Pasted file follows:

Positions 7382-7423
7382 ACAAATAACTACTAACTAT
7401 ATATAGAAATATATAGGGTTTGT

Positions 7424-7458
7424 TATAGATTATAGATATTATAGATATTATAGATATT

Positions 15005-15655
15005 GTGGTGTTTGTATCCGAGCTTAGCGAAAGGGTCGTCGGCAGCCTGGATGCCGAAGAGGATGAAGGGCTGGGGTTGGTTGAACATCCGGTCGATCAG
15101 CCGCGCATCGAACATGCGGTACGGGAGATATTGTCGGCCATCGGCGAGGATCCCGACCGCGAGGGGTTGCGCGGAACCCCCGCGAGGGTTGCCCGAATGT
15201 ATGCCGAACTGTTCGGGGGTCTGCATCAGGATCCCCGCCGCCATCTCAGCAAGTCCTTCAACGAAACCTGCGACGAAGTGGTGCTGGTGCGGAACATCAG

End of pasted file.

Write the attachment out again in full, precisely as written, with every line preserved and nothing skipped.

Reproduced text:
Positions 7382-7423
7382 ACAAATAACTACTAACTAT
7401 ATATAGAAATATATAGGGTTTGT

Positions 7424-7458
7424 TATAGATTATAGATATTATAGATATTATAGATATT

Positions 15005-15655
15005 GTGGTGTTTGTATCCGAGCTTAGCGAAAGGGTCGTCGGCAGCCTGGATGCCGAAGAGGATGAAGGGCTGGGGTTGGTTGAACATCCGGTCGATCAG
15101 CCGCGCATCGAACATGCGGTACGGGAGATATTGTCGGCCATCGGCGAGGATCCCGACCGCGAGGGGTTGCGCGGAACCCCCGCGAGGGTTGCCCGAATGT
15201 ATGCCGAACTGTTCGGGGGTCTGCATCAGGATCCCCGCCGCCATCTCAGCAAGTCCTTCAACGAAACCTGCGACGAAGTGGTGCTGGTGCGGAACATCAG